ACT summary of Sasha Bignell case

“Sasha” Bignell

Victim of Attachment Therapy
Minnesota/Ukraine
Abandonment and Rescue at age 11

Note: The following account has been prepared from press reports, personal interviews, trial transcripts, and other public records.

Sasha is a Ukrainian boy who was adopted at age 7, along with a girl, 4, by Minnesota couple Jeffrey and Michelle Bignell.

The Bignells claim Sasha (his Ukrainian nickname) was violent; that he had trouble adjusting to their family's structure and attempted to run away several times. Michelle Bignell said Sasha would fight her when she would hold the boy for hours during his rages.

In 2003, the Bignells took 9-year-old Sasha to a Village Inn restaurant in Wyoming, MN, where they handed him off to David and Glenda Kinghorn, strangers they hooked up with on the Internet who took in children with Reactive Attachment Disorder. The Kinghorns took Sasha to their farm near Meadowlands, MN, which housed 13 other children, only two of which were their biological children. Because they were unlicensed foster parents, the Kinghorns moved in 2004 to Arkansas, a state with more accommodating laws.

The Kinghorns claim Sasha's bad behaviors continued. Glenda claimed Sasha fed her poodle to a Rottweiler and that the family brought in an exorcist for Sasha. Sasha later told his lawyer that it he had been abused by the Kinghorns, being punched and burned with boiling water. With one bathroom, six girls slept in on room, five boys in another. Minnesota authorities couldn't identify where all the children came from.

After Sasha left the Kinghorm home, David Kinghorn began a 10-year prison sentence for raping a 13-year-old girl placed in their care.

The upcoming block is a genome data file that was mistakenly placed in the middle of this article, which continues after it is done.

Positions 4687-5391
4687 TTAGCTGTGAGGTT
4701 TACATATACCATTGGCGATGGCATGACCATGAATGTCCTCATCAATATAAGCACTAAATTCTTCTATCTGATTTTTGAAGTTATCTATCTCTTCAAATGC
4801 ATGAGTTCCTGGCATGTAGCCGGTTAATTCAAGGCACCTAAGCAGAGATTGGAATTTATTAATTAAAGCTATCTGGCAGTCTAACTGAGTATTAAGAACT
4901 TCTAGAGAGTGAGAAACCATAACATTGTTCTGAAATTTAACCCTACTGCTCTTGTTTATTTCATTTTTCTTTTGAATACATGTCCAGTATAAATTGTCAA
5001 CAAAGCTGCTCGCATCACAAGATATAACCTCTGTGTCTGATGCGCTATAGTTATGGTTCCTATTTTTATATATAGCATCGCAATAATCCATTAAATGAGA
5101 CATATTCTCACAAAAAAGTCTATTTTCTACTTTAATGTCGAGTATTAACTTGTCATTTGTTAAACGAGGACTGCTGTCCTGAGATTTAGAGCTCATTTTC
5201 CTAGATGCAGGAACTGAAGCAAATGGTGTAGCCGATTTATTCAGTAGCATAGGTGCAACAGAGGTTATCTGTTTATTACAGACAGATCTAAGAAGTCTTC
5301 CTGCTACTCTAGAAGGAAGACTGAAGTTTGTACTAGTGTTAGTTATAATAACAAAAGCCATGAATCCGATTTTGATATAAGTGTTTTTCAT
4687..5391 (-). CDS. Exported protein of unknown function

The Kinghorns placed Sasha in a psychiatric hospital where he was diagnosed with Reactive Attachment Disorder. When the Kinghorns abandoned Sasha in the facility, Jeff Bignell picked up the boy and flew him back to the Ukraine in April 2005.

When Bignell failed to get the adoption annulled, he put Sasha in a short-term psychiatric hospital and returned to the United States. Sasha's guardian ad litem, Julie Friedrich, wrote: "According to the Bignells, they never abandoned (Sasha) because they never told him they would be back."

When an American missionary learned about Sasha situation, he notified the US embassy. It took authorities about a year to clear the way for Sasha, who holds dual citizenship, to return to Minnesota.

Sasha lives in the Northwood Children's Services home. His attorney Pat Zenner reports that Sasha is doing well in school; that he is bright, has a good sense of humor and is well thought of as a leader.

Sasha's request to visit with his sister was denied by the Bignells.

Webography

“End of Sasha's second chance,” by Brandon Stahl, Duluth News Tribune, 8 Jan 2007.
“Progress and Hope, But Still No Family: Adopted Boy Who Was Returned to Ukraine is Still in Duluth Facility,” St. Paul Pioneer Press, 9 Dec 2007.

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